Crime and Growth Convergence: Evidence from Mexico

14 Pages Posted: 20 Apr 2016

See all articles by Ted Enamorado

Ted Enamorado

Princeton University, Department of Politics

Carlos Rodríguez-Castelán

World Bank

Luis Felipe López-Calva

World Bank

Date Written: December 1, 2013

Abstract

Scholars have often argued that crime deters growth, but the empirical literature assessing such effect is scarce. By exploiting cross-municipality income and crime data for Mexico -- a country that experienced a high increase in crime rates over the past decade -- this study circumvents two of the most common problems faced by researchers in this area. These are: (i) the lack of a homogenous, consistently comparable measure of crime and (ii) the small sample problem in the estimation. Combining income data from poverty maps, administrative records on crime and violence, and public expenditures data at the municipal level for Mexico (2005-2010), the analysis finds evidence indicating that drug-related crimes indeed deter growth. It also finds no evidence of a negative effect on growth from crimes unrelated to drug trafficking.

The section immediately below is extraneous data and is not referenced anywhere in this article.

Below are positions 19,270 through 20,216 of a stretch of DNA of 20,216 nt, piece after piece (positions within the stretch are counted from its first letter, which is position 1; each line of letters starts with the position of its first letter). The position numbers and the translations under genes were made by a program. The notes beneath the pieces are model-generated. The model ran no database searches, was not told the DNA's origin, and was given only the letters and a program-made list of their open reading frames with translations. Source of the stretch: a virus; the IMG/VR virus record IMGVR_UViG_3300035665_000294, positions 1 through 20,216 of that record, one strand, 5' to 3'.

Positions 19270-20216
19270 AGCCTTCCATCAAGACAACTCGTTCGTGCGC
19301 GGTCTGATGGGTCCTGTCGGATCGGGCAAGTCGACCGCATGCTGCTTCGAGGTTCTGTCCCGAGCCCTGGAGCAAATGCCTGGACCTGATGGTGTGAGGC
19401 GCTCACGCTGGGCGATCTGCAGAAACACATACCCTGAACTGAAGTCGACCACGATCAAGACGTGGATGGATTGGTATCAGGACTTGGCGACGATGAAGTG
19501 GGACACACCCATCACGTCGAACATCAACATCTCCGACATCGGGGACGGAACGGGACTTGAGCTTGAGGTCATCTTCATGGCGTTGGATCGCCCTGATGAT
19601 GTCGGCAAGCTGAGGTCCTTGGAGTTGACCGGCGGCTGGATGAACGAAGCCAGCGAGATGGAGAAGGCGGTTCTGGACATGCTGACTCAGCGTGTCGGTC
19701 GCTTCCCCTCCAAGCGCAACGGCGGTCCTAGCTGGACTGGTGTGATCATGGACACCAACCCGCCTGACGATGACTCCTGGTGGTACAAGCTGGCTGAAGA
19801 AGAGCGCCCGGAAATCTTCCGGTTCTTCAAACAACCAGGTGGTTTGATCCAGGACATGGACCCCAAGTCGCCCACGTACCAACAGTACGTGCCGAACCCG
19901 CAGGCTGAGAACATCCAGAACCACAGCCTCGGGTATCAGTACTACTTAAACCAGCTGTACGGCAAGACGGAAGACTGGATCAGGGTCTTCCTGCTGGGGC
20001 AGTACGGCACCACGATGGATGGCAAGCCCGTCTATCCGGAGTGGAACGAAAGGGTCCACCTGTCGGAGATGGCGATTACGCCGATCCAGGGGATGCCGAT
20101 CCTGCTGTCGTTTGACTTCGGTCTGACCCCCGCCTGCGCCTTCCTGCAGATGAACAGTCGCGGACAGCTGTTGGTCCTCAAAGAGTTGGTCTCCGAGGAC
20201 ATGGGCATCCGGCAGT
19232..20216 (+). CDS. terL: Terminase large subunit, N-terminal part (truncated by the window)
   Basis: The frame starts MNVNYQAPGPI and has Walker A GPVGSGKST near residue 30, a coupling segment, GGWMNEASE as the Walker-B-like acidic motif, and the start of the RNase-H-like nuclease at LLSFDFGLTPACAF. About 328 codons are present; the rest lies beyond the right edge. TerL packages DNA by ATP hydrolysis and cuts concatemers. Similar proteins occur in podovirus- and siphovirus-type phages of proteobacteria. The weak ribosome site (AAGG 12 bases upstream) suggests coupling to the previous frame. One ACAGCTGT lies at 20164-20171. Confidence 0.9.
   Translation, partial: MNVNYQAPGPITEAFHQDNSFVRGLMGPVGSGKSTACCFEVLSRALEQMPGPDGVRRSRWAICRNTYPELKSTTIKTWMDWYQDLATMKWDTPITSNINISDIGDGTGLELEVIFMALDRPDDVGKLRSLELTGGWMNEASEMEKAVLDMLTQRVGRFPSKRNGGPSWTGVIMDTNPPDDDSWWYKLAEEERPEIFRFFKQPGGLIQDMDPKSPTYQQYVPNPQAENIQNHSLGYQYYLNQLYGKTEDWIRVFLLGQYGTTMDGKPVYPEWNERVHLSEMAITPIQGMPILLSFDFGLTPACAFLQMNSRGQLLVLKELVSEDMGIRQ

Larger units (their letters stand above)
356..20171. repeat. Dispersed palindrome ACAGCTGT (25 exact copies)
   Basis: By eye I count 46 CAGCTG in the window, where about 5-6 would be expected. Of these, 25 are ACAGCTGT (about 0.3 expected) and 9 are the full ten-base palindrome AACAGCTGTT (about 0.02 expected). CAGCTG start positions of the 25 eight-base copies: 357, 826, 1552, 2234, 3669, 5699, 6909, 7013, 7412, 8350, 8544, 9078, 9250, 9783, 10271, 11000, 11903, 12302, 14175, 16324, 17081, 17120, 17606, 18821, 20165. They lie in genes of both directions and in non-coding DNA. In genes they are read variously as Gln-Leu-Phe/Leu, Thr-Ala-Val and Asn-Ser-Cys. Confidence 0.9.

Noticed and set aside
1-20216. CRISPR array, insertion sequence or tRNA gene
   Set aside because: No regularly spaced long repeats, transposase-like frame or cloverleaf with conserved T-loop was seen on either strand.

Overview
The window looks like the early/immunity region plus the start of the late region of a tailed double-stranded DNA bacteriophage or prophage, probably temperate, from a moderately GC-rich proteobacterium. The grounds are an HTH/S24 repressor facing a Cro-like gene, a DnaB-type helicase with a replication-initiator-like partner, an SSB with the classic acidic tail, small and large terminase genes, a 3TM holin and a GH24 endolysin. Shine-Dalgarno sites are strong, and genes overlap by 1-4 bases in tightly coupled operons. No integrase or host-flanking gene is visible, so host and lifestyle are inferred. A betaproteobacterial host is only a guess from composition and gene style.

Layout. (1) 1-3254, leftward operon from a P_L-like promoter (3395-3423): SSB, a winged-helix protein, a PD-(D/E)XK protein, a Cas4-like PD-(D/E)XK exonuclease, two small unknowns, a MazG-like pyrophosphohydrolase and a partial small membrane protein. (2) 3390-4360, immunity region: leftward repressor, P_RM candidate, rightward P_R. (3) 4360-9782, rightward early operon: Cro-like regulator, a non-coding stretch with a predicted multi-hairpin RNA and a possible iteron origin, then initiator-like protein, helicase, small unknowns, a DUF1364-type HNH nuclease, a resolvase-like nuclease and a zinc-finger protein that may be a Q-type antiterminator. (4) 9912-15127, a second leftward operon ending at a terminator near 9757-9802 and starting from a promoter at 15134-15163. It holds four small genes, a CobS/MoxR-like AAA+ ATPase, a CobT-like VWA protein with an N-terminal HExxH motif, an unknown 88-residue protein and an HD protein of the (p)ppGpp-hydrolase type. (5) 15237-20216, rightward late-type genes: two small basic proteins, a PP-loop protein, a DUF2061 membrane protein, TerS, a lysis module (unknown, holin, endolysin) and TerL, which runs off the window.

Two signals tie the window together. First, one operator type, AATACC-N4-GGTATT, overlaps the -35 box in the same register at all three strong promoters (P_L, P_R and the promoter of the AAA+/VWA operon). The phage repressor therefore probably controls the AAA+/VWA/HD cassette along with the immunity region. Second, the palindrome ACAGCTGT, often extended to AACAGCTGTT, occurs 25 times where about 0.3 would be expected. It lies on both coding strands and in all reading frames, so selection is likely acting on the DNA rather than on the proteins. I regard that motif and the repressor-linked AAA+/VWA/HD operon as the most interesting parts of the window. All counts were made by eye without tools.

Keywords: Crime and Society, Public Sector Corruption & Anticorruption Measures, Achieving Shared Growth, International Terrorism & Counterterrorism, Corruption & Anticorruption Law

Suggested Citation

Enamorado, Ted and Rodriguez-Castelan, Carlos and Lopez-Calva, Luis Felipe, Crime and Growth Convergence: Evidence from Mexico (December 1, 2013). World Bank Policy Research Working Paper No. 6730, Available at SSRN: https://ssrn.com/abstract=2370150

Ted Enamorado

Princeton University, Department of Politics ( email )

Princeton, NJ
United States

Carlos Rodriguez-Castelan

World Bank ( email )

1818 H Street, NW
Washington, DC 20433
United States

Luis Felipe Lopez-Calva

World Bank ( email )

1818 H Street NW
Washington, DC 20433
United States

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